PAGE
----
The good news is that Indiana has one of the lowest average car insurance rates. The average car insurance cost in Indiana is $1,266 for full coverage and $430 for minimum coverage. 

Many factors can affect auto insurance costs. Several factors apply to SR50 drivers, so Martucci says it’s impossible to determine how an SR50 filing will increase your premiums.

The bottom line? High-risk auto insurance costs more. That’s why it’s a smart idea to shop around and request coverage quotes from different carriers after you’re notified that you need to file an SR-50 certificate.

“Shopping for auto insurance with an SR50 certificate requirement is no different than seeking coverage without it. You can speak with any licensed insurance agent in Indiana about obtaining necessary coverage,” Friedlander advises.

“Many national and regional carriers offer insurance for SR-50 drivers. The Insurance Information Institute recommends obtaining at least three quotes to see who offers the best coverage at the most affordable price.”

To help reduce your premium costs, ask about possible discounts, which may be available if you. Here are some tips: 

  • Bundle home and auto coverage with the same insurance company
  • Increase your deductible
  • Decline optional collision and comprehensive coverage on older vehicles
  • Complete a virtual driver safety program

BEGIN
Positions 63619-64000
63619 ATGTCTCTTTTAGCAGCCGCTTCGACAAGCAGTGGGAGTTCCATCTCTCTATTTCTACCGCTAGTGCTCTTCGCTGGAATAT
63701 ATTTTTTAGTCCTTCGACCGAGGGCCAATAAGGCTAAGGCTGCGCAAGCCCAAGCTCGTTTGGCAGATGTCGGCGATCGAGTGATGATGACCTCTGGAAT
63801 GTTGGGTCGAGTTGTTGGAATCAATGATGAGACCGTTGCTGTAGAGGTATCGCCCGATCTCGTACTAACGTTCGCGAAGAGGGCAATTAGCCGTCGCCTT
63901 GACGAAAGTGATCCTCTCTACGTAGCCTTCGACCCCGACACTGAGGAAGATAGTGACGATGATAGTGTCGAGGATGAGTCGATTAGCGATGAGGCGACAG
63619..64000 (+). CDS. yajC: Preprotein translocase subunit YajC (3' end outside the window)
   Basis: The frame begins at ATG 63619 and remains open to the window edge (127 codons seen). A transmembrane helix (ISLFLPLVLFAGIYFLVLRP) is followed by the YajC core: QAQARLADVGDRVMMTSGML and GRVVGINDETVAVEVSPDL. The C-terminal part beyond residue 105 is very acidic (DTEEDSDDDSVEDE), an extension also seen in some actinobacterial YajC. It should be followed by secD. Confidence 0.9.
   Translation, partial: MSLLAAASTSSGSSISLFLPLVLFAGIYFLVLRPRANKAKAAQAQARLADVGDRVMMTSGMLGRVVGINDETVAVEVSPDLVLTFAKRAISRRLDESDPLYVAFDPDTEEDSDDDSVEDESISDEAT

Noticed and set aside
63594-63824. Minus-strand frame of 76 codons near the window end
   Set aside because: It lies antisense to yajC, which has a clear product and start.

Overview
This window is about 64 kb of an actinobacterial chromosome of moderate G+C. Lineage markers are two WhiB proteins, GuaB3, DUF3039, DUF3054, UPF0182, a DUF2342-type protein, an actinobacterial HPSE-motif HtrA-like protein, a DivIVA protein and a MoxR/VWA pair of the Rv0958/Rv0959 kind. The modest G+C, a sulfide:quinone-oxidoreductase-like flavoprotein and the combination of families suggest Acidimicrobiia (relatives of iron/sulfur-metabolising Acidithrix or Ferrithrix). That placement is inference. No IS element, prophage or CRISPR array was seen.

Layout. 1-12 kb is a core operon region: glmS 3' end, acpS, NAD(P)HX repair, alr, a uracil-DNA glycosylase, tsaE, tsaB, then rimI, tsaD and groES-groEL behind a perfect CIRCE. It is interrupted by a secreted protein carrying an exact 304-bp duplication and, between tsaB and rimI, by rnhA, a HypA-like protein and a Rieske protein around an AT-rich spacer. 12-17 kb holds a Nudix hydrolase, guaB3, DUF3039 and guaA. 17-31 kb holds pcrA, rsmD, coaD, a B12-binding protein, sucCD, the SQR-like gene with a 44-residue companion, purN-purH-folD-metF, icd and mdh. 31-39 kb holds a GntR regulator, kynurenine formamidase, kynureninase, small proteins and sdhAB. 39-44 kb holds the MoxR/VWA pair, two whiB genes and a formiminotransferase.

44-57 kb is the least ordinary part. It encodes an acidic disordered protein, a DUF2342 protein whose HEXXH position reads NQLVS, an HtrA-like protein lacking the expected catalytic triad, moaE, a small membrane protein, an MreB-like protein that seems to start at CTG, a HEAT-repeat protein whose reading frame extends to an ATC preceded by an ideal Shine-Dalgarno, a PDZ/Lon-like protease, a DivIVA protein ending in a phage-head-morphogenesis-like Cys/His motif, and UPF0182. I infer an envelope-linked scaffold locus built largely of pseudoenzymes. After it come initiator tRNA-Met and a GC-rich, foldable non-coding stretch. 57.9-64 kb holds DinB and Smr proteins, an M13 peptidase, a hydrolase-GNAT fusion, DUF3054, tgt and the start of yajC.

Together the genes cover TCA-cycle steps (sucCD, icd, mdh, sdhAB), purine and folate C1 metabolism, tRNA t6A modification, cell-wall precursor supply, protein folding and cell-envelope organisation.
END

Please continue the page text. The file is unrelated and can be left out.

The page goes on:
• Use telematics apps/devices that allow your carrier to monitor your driving habits

Differences between SR22, SR 16 and SR50

An SR-50 isn’t the only document issued by Indiana to certain drivers. 

Two others include SR22 and SR16. Here are the differences:


An SR22 certificate serves as proof of insurance with the legal minimum amount of coverage for a specific period into the future (typically three years). 

An SR22 filing is required when you’re:

  • Convicted for driving under the influence/driving while intoxicated (DUI/DWI) or driving without insurance
  • Being involved in an accident without insurance
  • Being involved in too many at-fault accidents or violations


An SR16 certificate is used by the courts to notify the Indiana BMV that a driver has been convicted of, failed to appear for or failed to pay a citation for violating a motor vehicle law. This document also notifies the BMV if any of these orders have been rescinded.

“The SR50 and SR22 certificates are similar. The biggest difference is that the SR22 filing requirement is ongoing — usually for three years — whereas the SR50 filing requirement is a one-time occurrence,” Martucci explains.

The BMV can request both an SR50 and an SR22 from a driver.

“The failure to provide either or both of these certificates could result in the suspension or revocation of your driving privileges.

If you are convicted of a violation and don’t have proper insurance, you will likely have your driver’s license and registration suspended for one year and be subject to a fine up to $300,” says Friedlander.

Also, not owning a vehicle could make it more difficult to file an SR50. That’s because you’ll need to furnish proof of insurance to earn the certificate.

“If you don’t own a car but want to drive, you should apply for a non-owners auto insurance policy before filing for an SR50,” Friedlander suggests. “Non-owners car insurance typically costs less than a standard policy because it does not provide protection for physical damage to your vehicle.”